Visco Faces Grand Jury in Wife's Death
Over the years, Florida Grand Jurors Have Been Fickle when Deciding Whether to Charge Suspects in Mercy-Killing Cases

By ByAmy C. Rippel | of The Sentinel Staff
Posted January 25, 2001

DELAND -- As a veteran of two wars, Leo Visco knows what it's like to fight for his life. Today could prove to be his biggest battle yet.

Visco, an 80-year-old Deltona man accused of putting a .22- caliber gun to his wife's head to end her years of suffering, will go before a grand jury today that will decide if he should be charged with first-degree murder, a lesser charge or no charge at all.

While it's common for a grand jury to hand down an indictment in a clear-cut case of first-degree murder, the Visco case may pose a more- complex set of challenges for jurors. It's not as straightforward as most capital-murder cases. Leo Visco admits he killed his wife but said he did it out of love and compassion.

Over the years, Florida grand jurors have been fickle when deciding on charges in mercy-killing cases. In some cases, jurors have followed the strict letter of the law, while in others they have decided that a first-degree murder charge was much too harsh.

What will the grand jury do today? That's anyone's guess.

" I think it's too hard to generalize in this case," said Charles Ehrhardt, a Florida State University law professor. "It's not unheard of for a defendant to talk the grand jury into not charging him. It works sometimes. In some ways, a grand jury is the conscience of the community."

Visco is accused in the Dec. 26 shooting death of his wife, Eva Visco. Leo Visco said she begged to be killed for about a year because she was in severe pain from a slate of ailments. In an interview Monday, Leo Visco said he was supposed to turn the gun on himself but couldn't once he realized she was still breathing after the first shot. Instead, he called 911 for help.

In Florida, grand juries are always convened to decide whether a first-degree murder suspect should be given the stiffest penalty or a lesser charge. The State Attorney's Office essentially runs the show. Behind closed doors, prosecutors call witnesses and detail the charges to 21 grand jurors. Additionally, jurors ask questions, call their own witnesses and ask for other information they need.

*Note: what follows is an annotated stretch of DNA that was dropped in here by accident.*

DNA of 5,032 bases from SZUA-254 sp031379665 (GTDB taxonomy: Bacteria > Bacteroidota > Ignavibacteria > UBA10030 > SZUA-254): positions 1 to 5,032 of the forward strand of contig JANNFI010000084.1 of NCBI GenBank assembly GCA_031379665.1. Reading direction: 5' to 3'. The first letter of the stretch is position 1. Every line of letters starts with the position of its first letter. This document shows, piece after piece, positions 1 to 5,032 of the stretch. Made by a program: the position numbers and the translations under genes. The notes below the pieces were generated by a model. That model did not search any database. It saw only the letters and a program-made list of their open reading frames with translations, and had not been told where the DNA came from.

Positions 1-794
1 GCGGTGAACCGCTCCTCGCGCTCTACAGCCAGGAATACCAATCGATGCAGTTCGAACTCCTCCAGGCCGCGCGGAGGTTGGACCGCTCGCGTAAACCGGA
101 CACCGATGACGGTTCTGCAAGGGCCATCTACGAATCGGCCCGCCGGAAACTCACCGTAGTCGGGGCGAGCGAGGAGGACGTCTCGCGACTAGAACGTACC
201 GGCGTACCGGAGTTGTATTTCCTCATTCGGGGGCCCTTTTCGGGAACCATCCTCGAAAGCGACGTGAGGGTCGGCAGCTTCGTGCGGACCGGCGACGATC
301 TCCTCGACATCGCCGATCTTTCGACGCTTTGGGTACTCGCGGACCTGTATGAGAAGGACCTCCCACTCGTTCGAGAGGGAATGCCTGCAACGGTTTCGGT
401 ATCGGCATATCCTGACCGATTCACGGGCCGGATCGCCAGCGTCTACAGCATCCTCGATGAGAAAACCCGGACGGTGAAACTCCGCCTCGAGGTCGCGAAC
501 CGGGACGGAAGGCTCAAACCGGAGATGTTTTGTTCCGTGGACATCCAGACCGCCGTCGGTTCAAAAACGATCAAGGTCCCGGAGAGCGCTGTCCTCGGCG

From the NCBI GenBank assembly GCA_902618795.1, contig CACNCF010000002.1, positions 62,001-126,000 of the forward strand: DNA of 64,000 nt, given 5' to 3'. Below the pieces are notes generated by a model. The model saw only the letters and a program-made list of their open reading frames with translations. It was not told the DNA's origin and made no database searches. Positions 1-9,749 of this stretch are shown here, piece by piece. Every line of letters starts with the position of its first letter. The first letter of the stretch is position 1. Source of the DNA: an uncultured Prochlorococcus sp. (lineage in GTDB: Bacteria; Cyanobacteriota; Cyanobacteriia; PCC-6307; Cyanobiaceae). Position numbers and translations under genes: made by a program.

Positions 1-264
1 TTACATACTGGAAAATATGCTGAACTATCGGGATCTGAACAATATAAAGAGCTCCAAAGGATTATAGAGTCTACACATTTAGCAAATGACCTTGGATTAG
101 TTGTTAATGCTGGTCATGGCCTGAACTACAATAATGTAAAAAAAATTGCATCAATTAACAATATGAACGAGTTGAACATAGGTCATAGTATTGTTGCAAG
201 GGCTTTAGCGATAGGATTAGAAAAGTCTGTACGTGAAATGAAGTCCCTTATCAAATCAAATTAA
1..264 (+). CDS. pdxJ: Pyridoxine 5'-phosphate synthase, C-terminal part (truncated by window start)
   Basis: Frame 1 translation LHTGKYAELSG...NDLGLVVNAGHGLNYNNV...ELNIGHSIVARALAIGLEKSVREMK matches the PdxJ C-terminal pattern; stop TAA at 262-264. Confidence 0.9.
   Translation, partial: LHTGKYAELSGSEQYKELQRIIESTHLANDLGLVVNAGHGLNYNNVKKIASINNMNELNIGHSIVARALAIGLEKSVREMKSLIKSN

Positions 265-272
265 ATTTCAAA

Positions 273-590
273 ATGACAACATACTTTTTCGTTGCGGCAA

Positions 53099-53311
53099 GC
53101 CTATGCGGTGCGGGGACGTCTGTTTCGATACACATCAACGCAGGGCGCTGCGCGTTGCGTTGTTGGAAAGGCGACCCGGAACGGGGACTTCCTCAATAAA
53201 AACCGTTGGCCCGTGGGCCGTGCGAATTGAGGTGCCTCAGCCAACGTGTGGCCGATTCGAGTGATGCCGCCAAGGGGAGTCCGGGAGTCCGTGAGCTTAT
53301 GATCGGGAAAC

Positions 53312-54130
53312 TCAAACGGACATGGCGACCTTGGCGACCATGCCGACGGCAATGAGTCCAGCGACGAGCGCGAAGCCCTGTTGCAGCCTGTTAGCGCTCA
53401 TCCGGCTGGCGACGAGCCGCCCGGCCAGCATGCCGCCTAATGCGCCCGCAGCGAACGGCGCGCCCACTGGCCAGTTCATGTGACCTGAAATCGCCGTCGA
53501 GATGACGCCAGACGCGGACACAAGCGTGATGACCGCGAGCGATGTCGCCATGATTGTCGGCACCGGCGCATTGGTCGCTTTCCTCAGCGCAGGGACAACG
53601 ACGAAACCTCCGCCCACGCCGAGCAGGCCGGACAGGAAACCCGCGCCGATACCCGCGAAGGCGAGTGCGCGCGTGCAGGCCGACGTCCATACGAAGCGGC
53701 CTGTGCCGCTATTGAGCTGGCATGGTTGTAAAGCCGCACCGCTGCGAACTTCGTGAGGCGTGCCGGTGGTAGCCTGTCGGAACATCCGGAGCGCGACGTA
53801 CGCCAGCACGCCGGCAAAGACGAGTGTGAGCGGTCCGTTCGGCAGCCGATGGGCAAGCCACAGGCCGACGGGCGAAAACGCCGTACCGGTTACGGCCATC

It's not commonplace, but it's also not unusual that the accused and their attorneys are allowed in the room.

Assistant State Attorney Raul Zambrano agreed to let Visco's Orlando attorney Mark NeJame, in the courtroom and will call Visco as a witness. Zambrano could also call neighbors, along with Visco's son, Leonard, and his stepson, Mike Bono.

While they will tell touching stories about Visco and his love for his wife, NeJame acknowledges the prosecutors really hold the purse strings today. They have the gun, and they have a confession.

" It takes nothing for them to get an indictment. It's very easy for them," he said. "I think they're going to try to push this down the grand jury's throat. The grand jury typically does what the prosecutors want."

The State Attorney's Office will present the county medical examiner, Dr. Thomas Beaver, and a Volusia County deputy sheriff who arrested Visco, NeJame said. State Attorney John Tanner couldn't be reached for comment.

Once all the witnesses are heard, jurors meet privately to make a decision. It could take minutes, hours or days. And just because a grand jury doesn't indict doesn't mean the decision is final.

Prosecutors unhappy with the outcome could convene another slate of jurors, said Chris Slobogin, a University of Florida criminal- law professor.

" If [the prosecutor] is very irrational, he may decide to go ahead and indict with a different grand jury," he said. "It's not done very often."

Looking back at the history of grand-jury decisions about mercy killing isn't very helpful in predicting what may happen today. It depends on the circumstances of the case and the people hearing them.

Two cases in the mid-1980s underscore the indecisiveness of grand jurors -- similar cases with different outcomes.

In 1985, a grand jury handed down a first-degree murder charge against Roswell Gilbert, who fatally shot his wife. Gilbert, then 75, maintained that he killed his wife of 51 years out of mercy because she was suffering from Alzheimer's disease and a painful bone condition. After firing the first shot and not killing her, he reloaded his gun and shot again.

Gilbert did not testify before the grand jury. Gilbert stood trial and was convicted on the charge, although the governor later granted clemency. There was speculation at the time of the trial that Gilbert hurt his defense by not seeming apologetic to trial jurors, but he insisted until his death in 1994 that he did nothing wrong in the shooting.

In a 1987 case, a grand jury took a different turn. It decided a first-degree murder charge against Broward County-resident Philip Tiger was too stiff.

Tiger, who said he ended his wife's life because she suffered from diabetes and a thyroid disorder, was charged with manslaughter and given no jail time.

A turning point, said Tiger's attorney David Vinikoor, was that Tiger turned a kitchen knife on himself after he stabbed his wife to death. He would have died if neighbors had not found him. Visco, meanwhile, said he had a suicide pact with his wife. He didn't follow through.

Tiger took the stand during the grand-jury proceedings. It was a risky proposition, considering he admitted killing his wife. In the end, jurors were sympathetic with his wife's illness and the fact that he tried to kill himself.

"I think every grand jury is different," Vinikoor said Wednesday. "Most jurors are able to sift through the facts and tell if somebody is really a criminal or if it is something that is less than a criminal act."

Source: Orlando Sentinel